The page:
It seems they've taken a leaf out of Harry Potter for their latest idea - I don't know if JK Rowling will challenge their latest patent application but perhaps she should as it does have a whiff of 'inspired by' about it.
Apple are talking about invisible buttons. If anyone is going to be offended by a mobile phone festooned in appendages for turning them on and making adjustments, then it has to be Apple. Their approach to minimal hardware is famous; Steve Jobs challenged each and everly knob, dial and slider proposed for the original iPods and ended up with the devices that made Apple rich again. The iPhone has followed in the footsteps of the iPod but does have a lot more buttons than that original iPod did. I guess it does do a few more things than an MP3 player and there's only so much you can turn over to soft controls.
Plus the iOS is undergoing a radical overhaul that will see it move away from its real world images of torn notebook pages and crackled finishes to a new clean interface that will be minimalist in appearance. So no offloading hardware buttons onto the iOS anymore, I guess. Hence the patent for a cloak of invisibility.
In fact Apple's been beaten to this one, and not just by JK. My wife has identical flower patterned covers for her iPhone and her iPad. The cry of 'where's my phone?' resonates around our house on a regular enough basis thanks to the phone being left on top of the iPad, so much so it's become a bit of a family catch-phrase. And the amount of times the iPhone hits the kitchen floor tiles indicates that not all of the cries are in jest. Luckily the current version of the iPhone is still built with the high grade materials Apple are hinting at losing in future releases. If they do start making future versions out of cheaper materials - and a less expensive iPhone is a desirable future - then I guess matching iPhone and iPad cases might be off the menu.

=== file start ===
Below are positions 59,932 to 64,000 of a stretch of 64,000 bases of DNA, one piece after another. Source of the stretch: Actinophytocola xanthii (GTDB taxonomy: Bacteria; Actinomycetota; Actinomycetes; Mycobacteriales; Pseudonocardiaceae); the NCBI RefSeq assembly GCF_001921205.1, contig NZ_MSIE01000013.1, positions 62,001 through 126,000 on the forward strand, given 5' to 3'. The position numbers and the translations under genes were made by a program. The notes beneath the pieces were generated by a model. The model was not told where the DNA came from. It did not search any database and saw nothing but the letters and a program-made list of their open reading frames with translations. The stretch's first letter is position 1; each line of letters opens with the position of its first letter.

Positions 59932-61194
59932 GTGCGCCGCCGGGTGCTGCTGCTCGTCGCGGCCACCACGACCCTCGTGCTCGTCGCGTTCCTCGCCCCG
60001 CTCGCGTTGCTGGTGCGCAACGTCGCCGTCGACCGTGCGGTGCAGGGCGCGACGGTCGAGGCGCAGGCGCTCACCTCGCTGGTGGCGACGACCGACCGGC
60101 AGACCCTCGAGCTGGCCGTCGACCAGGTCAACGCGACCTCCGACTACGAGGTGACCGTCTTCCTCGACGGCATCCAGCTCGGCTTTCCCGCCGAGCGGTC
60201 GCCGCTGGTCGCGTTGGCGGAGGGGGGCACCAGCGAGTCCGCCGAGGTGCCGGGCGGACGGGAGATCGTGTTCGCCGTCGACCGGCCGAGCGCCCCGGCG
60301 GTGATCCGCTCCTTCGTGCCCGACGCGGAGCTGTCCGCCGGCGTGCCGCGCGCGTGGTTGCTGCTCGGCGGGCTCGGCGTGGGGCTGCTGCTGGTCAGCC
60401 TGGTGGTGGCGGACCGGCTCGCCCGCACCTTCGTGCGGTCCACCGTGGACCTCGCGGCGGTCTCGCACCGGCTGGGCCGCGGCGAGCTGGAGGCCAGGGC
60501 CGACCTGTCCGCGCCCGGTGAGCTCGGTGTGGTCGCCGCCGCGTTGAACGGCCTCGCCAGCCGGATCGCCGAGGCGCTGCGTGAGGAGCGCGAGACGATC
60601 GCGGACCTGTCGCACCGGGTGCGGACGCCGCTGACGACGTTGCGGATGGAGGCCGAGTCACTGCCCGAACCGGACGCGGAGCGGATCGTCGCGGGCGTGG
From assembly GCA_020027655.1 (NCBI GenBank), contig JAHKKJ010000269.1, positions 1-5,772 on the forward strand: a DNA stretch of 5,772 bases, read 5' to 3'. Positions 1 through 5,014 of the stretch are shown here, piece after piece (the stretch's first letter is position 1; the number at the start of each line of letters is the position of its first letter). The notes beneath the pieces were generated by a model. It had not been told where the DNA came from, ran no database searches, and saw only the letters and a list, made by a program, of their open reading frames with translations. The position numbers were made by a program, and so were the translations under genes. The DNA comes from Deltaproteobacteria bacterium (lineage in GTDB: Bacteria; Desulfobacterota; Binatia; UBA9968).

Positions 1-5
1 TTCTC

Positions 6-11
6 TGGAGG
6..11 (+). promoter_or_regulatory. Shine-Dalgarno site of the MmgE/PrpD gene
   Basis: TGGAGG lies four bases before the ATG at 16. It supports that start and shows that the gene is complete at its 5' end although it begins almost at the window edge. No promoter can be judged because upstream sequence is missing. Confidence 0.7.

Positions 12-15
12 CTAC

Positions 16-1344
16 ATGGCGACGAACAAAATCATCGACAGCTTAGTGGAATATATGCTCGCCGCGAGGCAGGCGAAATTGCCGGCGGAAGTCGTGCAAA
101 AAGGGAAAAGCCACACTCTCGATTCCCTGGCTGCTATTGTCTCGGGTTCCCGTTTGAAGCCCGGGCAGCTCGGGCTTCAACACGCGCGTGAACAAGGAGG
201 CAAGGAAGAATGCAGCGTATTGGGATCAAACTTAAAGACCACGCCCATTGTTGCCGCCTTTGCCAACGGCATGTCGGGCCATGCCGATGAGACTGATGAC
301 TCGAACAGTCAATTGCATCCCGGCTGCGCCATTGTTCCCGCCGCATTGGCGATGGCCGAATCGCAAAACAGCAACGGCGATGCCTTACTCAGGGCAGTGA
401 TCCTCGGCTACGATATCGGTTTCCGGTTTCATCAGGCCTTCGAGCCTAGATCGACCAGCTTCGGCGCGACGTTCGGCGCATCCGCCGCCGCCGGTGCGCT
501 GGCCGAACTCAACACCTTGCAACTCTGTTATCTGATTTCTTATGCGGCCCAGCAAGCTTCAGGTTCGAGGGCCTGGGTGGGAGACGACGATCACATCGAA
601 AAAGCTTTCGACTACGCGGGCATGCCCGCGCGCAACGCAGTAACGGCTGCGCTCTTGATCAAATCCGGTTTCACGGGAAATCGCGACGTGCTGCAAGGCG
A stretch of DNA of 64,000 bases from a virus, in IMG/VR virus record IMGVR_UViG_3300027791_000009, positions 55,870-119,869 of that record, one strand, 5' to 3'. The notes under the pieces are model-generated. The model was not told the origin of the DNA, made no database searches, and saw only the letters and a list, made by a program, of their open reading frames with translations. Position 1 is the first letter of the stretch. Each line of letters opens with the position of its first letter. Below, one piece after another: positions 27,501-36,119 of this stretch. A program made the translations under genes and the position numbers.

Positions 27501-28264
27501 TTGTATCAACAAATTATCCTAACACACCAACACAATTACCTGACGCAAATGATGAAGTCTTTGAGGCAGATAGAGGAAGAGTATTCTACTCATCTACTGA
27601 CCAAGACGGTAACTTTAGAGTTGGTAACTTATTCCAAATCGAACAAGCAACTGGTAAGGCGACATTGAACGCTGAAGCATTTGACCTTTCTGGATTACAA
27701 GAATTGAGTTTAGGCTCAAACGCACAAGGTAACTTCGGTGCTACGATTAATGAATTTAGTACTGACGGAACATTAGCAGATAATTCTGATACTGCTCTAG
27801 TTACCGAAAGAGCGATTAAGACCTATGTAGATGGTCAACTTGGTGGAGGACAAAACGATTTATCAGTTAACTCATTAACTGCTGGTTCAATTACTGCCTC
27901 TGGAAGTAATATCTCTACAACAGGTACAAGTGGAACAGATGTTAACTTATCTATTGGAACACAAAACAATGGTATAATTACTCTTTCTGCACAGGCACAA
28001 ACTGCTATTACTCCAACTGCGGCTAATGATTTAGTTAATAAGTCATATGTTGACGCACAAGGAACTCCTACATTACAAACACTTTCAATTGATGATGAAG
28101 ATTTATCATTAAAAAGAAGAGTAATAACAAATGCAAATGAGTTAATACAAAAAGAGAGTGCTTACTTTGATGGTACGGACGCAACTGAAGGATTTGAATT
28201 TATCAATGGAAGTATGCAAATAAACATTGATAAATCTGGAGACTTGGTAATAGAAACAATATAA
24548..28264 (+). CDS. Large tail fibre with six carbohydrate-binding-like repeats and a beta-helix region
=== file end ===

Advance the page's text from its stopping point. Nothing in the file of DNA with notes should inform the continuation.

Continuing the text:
The way the patent has it, the new iPhone buttons will only be visible when they are needed. They will be manufactured to a very high tolerance and will be almost impossible to see unless there is a need to use them. Some of the time that will be determined by the actions ongoing - an incoming call, for example. Alternatively they will become visible when your hand or finger passes over them, using heat signatures probably. It seems that microscopic pin holes in the buttons will allow light through when the button is needed.
The patent promises the phone will remain as clean as Steve Jobs could ever wish for, while being as festooned with buttons as the new leadership team deem necessary. My guess is that Steve would still want the button count to be a low as possible - it wasn't clean for clean's sake for Jobs, it was a means to an end where the user had as simple an interface as possible. My guess is that while the new phones, when they arrive, will look sleek and smooth, clean as a whistle. I'm not convinced they will be a minimal as Steve would have wanted.
But at least they will be available to Muggles.
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